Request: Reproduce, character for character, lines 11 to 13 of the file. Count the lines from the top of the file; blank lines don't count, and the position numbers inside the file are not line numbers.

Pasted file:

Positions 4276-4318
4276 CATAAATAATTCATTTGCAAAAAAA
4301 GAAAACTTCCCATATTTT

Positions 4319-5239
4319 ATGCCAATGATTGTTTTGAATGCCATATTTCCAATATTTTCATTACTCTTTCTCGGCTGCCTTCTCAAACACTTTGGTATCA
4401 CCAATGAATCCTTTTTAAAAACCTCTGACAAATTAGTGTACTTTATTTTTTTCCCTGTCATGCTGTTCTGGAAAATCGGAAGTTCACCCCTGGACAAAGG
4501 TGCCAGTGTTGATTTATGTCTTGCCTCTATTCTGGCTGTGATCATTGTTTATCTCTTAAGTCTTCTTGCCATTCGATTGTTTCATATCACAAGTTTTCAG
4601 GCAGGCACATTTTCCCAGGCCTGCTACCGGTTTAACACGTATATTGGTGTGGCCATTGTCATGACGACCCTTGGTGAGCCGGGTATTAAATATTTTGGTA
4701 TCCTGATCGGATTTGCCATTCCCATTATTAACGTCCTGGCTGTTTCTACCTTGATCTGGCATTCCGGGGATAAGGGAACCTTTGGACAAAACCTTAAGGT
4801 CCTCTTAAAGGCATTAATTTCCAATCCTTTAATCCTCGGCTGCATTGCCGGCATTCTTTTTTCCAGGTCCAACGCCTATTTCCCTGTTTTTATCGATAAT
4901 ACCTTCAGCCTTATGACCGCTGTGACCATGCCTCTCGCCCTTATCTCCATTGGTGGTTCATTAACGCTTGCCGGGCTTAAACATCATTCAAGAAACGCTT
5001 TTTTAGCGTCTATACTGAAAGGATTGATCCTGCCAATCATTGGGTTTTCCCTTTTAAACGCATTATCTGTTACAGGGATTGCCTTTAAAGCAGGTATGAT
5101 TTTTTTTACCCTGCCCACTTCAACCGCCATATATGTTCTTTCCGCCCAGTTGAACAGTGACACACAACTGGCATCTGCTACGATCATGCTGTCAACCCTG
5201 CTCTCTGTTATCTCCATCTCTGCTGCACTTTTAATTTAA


4901 ACCTTCAGCCTTATGACCGCTGTGACCATGCCTCTCGCCCTTATCTCCATTGGTGGTTCATTAACGCTTGCCGGGCTTAAACATCATTCAAGAAACGCTT
5001 TTTTAGCGTCTATACTGAAAGGATTGATCCTGCCAATCATTGGGTTTTCCCTTTTAAACGCATTATCTGTTACAGGGATTGCCTTTAAAGCAGGTATGAT
5101 TTTTTTTACCCTGCCCACTTCAACCGCCATATATGTTCTTTCCGCCCAGTTGAACAGTGACACACAACTGGCATCTGCTACGATCATGCTGTCAACCCTG